Coach Q&A: How can I track my progress toward Public Service Loan Forgiveness
January 7, 2020

Hi, I’ve been working full-time for a non-profit and making payments on my Direct Consolidation Loan under an income-driven repayment plan since 2016. How do I track the progress I’ve made toward PSLF?


Public Service Loan Forgiveness, or PSLF, is a federal loan forgiveness option. It forgives the remaining balance of Federal Direct Loans tax free after 120 months of payments are made on an eligible repayment plan while working full-time for an eligible government, tribal, or non-profit employer. You don’t actually apply for forgiveness until after the full 120 payments have been made. But 10 years is too long to wait to know if you’re on track and how much time you have left. In this post I talk about how to track your progress toward PSLF.


Make sure you meet all the criteria for PSLF.

  1. Right student loans. Only Federal Direct Loans are eligible for forgiveness.
  2. Right repayment plan. One of the four income-driven repayment plans (PAYE, REPAYE, IBR, ICR) or technically the 10 year standard but there will be nothing left to forgive at the end.
  3. Right employer. Make sure you’re working full time or at least 30h/ week whichever is more, for an eligible government, tribal, or non-profit employer.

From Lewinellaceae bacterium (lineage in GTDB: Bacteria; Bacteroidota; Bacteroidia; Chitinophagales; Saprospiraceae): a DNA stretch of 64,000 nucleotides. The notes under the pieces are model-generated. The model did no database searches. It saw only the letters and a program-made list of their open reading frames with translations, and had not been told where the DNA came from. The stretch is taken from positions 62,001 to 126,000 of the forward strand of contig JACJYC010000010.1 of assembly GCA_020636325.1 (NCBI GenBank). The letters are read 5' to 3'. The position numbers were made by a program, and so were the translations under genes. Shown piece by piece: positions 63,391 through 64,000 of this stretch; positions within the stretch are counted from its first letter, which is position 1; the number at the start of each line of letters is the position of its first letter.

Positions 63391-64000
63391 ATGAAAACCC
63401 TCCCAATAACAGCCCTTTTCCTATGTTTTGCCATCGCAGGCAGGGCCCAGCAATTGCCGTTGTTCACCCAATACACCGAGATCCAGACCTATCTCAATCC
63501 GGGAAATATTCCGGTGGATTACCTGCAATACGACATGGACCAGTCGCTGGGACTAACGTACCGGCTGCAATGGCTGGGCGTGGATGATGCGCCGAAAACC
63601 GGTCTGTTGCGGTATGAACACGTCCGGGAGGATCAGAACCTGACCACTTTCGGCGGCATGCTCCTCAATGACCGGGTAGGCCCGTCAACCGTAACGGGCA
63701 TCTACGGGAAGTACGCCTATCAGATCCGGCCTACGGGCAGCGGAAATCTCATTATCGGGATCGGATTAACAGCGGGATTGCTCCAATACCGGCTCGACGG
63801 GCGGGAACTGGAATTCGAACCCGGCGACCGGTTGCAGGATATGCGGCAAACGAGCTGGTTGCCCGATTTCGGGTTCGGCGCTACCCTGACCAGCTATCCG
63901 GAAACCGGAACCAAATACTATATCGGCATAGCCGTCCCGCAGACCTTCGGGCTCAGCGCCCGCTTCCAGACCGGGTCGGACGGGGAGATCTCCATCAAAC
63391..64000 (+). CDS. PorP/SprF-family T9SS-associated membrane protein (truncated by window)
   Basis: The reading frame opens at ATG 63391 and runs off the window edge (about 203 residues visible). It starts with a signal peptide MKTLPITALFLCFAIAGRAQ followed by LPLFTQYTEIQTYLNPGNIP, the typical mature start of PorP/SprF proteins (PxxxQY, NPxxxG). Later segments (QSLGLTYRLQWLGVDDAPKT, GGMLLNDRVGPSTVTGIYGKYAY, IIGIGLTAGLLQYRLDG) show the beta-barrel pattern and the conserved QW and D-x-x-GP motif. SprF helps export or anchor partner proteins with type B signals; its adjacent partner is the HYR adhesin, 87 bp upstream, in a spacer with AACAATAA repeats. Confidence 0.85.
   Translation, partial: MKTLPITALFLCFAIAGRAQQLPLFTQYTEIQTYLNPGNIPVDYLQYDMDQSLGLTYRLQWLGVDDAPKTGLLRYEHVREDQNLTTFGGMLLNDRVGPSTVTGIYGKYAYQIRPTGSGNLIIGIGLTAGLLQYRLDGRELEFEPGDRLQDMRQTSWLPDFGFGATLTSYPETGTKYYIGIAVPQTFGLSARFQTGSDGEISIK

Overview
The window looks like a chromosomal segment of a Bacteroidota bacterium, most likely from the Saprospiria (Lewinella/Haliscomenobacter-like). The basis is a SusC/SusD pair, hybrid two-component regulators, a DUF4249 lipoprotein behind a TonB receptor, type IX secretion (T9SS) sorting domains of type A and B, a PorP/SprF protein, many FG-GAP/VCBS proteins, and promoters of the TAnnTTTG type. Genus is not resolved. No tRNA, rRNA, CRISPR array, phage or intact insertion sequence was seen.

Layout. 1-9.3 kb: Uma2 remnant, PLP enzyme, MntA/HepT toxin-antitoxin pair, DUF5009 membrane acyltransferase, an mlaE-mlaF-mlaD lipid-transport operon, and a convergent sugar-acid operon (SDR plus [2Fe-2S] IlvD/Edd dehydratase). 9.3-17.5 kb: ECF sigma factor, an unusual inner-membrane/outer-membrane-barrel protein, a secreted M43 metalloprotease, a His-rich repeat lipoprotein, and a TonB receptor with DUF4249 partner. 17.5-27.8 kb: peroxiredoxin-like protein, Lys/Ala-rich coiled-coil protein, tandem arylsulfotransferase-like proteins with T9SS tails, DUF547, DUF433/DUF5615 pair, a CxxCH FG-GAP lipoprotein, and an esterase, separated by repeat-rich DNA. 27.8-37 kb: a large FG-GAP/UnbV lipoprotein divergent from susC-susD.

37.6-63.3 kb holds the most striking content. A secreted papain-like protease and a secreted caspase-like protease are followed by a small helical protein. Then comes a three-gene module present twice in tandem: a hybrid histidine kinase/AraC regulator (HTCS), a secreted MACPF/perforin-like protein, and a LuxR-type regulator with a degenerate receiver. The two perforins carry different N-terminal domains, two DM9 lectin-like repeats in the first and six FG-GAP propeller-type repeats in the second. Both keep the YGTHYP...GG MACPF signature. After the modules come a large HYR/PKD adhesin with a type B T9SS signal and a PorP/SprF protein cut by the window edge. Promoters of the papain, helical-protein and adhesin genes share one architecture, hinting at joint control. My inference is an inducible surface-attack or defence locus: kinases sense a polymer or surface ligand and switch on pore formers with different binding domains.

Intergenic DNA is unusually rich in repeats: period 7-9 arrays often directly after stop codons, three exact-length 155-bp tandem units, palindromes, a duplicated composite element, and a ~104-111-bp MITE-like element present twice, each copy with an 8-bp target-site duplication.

Complete the Employment Certification Form Annually.

The Employment Certification Form (ECF) is your best friend when it comes to PSLF progress tracking. Completing this form provides you a handful of benefits. The best practice is to complete the ECF at least annually and any time you change jobs.

  1. Verifies you’re working in eligible employment.
  2. Initiates a back count of all eligible payments made to date.
  3. Serves as a record of your eligibility for PSLF at the time of the ECF.
  4. Serves as a tool to identify any miscounts early so you can get them resolved early.


Tracking your progress toward PSLF is as simple as submitting the ECF form each year. 15 minutes of work once a year can save you a lot of headache and prevent heartbreak when it comes time to cash in on your well-deserved loan forgiveness.


Additional Resources

Coach Q&A: Public Service Loan Forgiveness Pitfalls

Public Service Loan Forgiveness is Failing Public Servants